Now, that doesn’t mean that we only work with people who fit that criteria. In fact, some of my favorite, most successful clients don’t fit any of those categories. The point is that we have a focused brand that resonates with our ideal client. You should too.
So who’s your ideal client?
- What are you selling?
Time to get specific. What exactly are you selling? Seems like an easy question, but this usually takes time to work through. Now, if your business is built around a product, the answer might be obvious, oh, you’re selling an iPhone case with a built in flashlight and bottle opener. Cool. So, how many colors are you selling? Which models of iPhone will your cases fit? Are there different models, maybe one with a colored LED, or optional bottle opener?
The answer to this question gets more complicated when you’re selling a service. If you have an idea for a graphic design business, what exactly are you selling? For example, with Forging Leaders, we sell leadership coaching. Our standard coaching package is (2) one-hour coaching sessions per month. We also sell workshops (four-hour, one-day, or two-day), and keynote speaking for groups. This year, we’ve added consulting (in ten-hour bundles). There are dozens of ways we could deliver leadership development, when I started the company, I knew I needed to get clear on exactly what it is that we sell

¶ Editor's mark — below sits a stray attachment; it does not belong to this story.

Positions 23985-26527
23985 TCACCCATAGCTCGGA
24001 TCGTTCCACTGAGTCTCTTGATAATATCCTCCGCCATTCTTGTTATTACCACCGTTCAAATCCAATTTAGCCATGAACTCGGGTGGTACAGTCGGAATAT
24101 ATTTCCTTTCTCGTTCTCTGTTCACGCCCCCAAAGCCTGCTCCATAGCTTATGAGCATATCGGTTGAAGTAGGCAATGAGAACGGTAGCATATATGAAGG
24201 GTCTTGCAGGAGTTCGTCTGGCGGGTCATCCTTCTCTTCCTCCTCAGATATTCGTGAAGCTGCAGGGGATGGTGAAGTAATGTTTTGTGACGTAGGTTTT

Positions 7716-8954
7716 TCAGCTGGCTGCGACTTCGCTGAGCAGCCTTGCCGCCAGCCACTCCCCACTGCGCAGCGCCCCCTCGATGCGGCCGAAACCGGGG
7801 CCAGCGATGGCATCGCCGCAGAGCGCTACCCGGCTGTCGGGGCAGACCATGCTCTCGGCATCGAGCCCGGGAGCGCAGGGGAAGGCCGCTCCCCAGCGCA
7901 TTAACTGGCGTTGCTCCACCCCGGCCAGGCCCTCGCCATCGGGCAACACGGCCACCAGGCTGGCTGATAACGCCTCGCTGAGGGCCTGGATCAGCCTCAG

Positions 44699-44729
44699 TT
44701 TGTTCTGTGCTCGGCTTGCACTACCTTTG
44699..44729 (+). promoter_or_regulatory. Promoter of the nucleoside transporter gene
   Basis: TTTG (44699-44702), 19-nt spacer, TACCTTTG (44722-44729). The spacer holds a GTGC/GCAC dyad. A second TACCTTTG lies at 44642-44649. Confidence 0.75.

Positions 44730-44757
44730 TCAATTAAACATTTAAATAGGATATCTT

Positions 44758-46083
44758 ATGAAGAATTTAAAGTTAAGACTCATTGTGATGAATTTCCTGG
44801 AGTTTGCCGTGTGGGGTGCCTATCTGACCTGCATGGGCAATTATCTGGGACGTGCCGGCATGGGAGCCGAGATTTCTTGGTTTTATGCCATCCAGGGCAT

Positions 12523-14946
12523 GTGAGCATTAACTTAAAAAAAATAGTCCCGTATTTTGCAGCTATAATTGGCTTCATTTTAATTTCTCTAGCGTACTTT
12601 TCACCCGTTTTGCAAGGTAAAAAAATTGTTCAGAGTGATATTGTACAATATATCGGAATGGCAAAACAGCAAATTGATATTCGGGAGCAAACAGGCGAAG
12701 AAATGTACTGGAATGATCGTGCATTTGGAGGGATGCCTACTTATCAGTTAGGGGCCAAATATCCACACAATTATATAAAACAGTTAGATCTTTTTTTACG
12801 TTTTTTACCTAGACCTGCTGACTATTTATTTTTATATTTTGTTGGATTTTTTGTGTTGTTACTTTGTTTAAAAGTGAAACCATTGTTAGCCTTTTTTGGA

So what exactly are you selling?
- What are your prices?
There are really two questions to answer here. 1) What are your ideal clients willing to pay for your product or service? and 2) What do you need to sell it for in order to make a profit?
Now It’s time for market research. How are other comparable products/services priced? What price does your brand support? Are you looking to compete on price like Walmart or on quality and customer experience like Nordstroms?
One of the biggest pricing mistakes I see people make, especially with service based businesses, is pricing too low. You are basically selling your time and your expertise. Don’t undervalue what you do.
When I started Forging Leaders, I knew that I wanted to make $10,000 gross revenue per month within my first 12 months of operating the business full-time (I had been coaching part-time for a year at this point). I knew that I didn’t want more than 10 client meetings per week to start. That work out to 18 clients being the maximum number I would work with at any one time. That worked out to about 22 hours per week of coaching meetings plus prep and follow-up. This still left me with plenty of time to do all the other business building activities I would need to do in order to find clients. So, after a little math, I determined that I should charge $650 for clients I met with twice a month, or $950 for clients I met with weekly. Voila! That was my initial pricing.